ANSI - American National Standards Institute
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ANSI Healthcare Informatics Standards Board Survey Highlights Industry Challenges and Successful Standards


New York, Oct 09, 2003

For a three-month period during the summer of 2003, the ANSI Healthcare Informatics Standards Board (HISB) conducted a survey about the needs of the healthcare informatics community. The questionnaire provided a voice for the healthcare information technology community to improve the standardization system under which it operates. Each submission qualified for entry into a random drawing for a $200 Amazon.com gift certificate, held at the ANSI Annual Conference in Washington, DC, where a special display showcased the results.

The responses received have helped the HISB to identify areas in which new or revised standards are needed, what areas are at risk for duplication or overlap, and what new subject areas or groups exist that might benefit from HISB coordination efforts. Vendors, providers and users agree that the key to passing information between information systems is closer coordination and the development of harmonized standards. 75% of survey respondents believe that there are currently standardization activities, issues or groups within the healthcare informatics industry that would benefit from this enhanced coordination. It was also noted that SDOs need to be more aware of what others are doing and work together on both a national and international level toward improved harmonization that reduces or eliminates redundant or incompatible efforts.

Some of the standards-related needs identified in the survey were:

  • Heightened physician, resident and consultant awareness of the benefits of informatics in their institutions;
  • Single coding system;
  • Links from clinical systems to operation systems;
  • Reduction of redundant activities; and
  • Reduction of [the number of] meetings and [requirements for] face to face communication.

Some of the standards that were identified as “most beneficial” by survey respondents included:

  • ANSI/HL7 V2.4-2000, Application Profile for Electronic Data Exchange in Healthcare
    Mentioned by 30% of respondents, this Health Level 7 (HL7) family of messaging standards (Version 2) addresses computer-to-computer communication and messaging and defines data sets and values.
  • X12.316, Healthcare Claims Status Request Suite
    Developed by X12N, the Insurance Subcommittee of ANSI Accredited Standards Committee X12 on electronic data interchange, this standard describes the exchange of information for insurance functions such as eligibility, referrals and authorizations, claims, claim status, payment and remittance advice and provider directories.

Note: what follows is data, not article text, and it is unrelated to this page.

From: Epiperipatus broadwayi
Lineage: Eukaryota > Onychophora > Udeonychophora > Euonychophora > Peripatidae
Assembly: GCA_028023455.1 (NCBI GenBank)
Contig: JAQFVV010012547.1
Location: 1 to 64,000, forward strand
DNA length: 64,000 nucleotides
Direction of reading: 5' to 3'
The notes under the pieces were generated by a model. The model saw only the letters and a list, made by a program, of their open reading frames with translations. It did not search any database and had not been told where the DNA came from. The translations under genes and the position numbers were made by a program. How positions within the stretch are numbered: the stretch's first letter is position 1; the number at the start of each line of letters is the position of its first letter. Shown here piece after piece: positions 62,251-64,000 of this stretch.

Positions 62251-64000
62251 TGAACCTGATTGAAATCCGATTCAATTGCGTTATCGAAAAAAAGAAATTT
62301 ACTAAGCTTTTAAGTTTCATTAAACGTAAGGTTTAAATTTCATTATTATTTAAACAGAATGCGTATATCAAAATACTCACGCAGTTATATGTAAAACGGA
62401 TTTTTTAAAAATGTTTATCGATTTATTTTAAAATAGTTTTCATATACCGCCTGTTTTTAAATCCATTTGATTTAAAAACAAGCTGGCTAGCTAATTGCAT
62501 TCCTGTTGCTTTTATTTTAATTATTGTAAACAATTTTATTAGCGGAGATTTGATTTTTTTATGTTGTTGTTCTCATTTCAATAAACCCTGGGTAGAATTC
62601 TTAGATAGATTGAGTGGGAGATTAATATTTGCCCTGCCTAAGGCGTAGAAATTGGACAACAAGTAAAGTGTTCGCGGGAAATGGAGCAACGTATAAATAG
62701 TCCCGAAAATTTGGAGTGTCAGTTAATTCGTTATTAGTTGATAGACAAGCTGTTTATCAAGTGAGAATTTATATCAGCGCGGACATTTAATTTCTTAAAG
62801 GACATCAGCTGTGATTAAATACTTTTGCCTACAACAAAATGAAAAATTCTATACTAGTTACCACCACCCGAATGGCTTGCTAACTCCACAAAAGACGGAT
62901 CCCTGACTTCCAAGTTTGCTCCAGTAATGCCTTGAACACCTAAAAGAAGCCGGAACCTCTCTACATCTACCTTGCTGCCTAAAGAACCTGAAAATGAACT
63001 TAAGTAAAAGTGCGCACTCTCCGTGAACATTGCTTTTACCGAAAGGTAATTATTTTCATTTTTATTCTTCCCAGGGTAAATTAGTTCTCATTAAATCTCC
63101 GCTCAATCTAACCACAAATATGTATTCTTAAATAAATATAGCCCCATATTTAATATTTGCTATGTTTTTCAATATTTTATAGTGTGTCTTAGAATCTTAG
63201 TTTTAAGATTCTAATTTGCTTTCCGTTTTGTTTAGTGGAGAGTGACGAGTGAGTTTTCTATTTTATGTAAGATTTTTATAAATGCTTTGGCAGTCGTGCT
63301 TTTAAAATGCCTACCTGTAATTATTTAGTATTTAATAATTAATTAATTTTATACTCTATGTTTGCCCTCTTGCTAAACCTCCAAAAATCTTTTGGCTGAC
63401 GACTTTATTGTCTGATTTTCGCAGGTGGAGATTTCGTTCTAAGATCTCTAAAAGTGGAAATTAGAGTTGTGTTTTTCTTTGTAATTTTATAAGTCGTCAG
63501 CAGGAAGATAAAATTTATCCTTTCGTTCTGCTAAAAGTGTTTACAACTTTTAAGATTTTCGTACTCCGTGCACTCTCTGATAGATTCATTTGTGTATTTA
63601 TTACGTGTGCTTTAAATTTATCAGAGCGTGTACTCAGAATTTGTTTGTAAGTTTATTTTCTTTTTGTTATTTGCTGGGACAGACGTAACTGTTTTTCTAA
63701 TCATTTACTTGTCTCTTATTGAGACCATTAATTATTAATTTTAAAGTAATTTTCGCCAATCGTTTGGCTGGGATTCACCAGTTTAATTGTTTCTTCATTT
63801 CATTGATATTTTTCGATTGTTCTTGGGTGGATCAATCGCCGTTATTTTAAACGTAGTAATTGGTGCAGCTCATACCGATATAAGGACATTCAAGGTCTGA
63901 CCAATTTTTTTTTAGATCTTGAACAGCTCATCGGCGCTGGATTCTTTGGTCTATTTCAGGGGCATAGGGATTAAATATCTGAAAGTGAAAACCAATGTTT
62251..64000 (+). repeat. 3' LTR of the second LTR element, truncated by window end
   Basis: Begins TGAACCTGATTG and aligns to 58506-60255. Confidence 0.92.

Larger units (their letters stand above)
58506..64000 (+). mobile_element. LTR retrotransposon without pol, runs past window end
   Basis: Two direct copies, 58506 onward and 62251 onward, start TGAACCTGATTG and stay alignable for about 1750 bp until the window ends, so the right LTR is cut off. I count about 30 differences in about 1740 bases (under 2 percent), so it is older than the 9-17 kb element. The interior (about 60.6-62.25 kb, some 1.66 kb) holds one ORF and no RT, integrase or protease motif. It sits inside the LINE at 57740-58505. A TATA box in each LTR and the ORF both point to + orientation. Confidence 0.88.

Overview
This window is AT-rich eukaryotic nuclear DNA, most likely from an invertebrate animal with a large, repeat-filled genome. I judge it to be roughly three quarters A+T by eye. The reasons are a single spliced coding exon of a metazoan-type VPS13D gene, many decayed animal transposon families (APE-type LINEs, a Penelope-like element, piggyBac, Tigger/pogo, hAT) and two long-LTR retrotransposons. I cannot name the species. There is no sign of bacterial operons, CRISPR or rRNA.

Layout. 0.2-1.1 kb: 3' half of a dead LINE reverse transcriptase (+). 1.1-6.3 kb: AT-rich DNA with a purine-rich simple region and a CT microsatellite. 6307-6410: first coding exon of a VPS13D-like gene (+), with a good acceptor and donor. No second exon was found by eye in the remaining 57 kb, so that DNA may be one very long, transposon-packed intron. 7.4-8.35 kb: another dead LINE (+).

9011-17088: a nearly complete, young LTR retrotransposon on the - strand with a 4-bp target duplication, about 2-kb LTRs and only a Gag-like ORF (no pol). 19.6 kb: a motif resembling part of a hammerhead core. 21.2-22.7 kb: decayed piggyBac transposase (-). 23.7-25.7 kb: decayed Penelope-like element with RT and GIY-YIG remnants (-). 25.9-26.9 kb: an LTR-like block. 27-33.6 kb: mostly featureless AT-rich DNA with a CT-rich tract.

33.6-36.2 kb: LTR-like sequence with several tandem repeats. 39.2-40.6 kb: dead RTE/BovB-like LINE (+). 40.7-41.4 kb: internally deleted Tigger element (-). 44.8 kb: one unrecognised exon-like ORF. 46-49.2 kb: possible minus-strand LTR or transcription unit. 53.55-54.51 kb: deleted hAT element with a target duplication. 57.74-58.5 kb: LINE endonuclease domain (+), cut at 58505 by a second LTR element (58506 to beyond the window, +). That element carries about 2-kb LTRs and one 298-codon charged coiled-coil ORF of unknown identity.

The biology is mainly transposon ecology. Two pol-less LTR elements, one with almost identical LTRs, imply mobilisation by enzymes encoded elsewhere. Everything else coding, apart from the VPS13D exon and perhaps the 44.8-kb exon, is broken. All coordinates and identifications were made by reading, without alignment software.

• NCCLS LIS1-A through NCCLS LIS9-A*. Originally developed by ASTM International, and now maintained by NCCLS, this family of standards relates to security, privacy and the electronic patient health record.
  • NCCLS POCT1A, Point of Care Connectivity
    This standard allows for communication between point of care laboratory instruments and computer systems.
  • ICD-9, International Classification of Diseases This project is pioneered (and frequently updated by) the National Center for Health Statistics. It is a listing of agreed upon names and classifications for diseases that allows for “standard diagnosis and procedure collection through the World Health Organization (WHO) for data collection worldwide, standardized data that drives informed decision making, and standardized data that drives interoperability of data electronically.”

The ANSI HISB is an open, public forum for the voluntary coordination of healthcare informatics standards among all U.S. standard-developing organizations. Its membership is comprised of ANSI-accredited and other standards developing organizations, professional societies, trade associations, private companies, federal agencies and others. For more information, please visit www.ansi.org/hisb or contact Sally Seitz, HISB Secretary (212.642.4918; sseitz@ansi.org).


*Standards from the formerly named “National Committee for Clinical Laboratory Standards” — the organization is now only referred to by its acronym.

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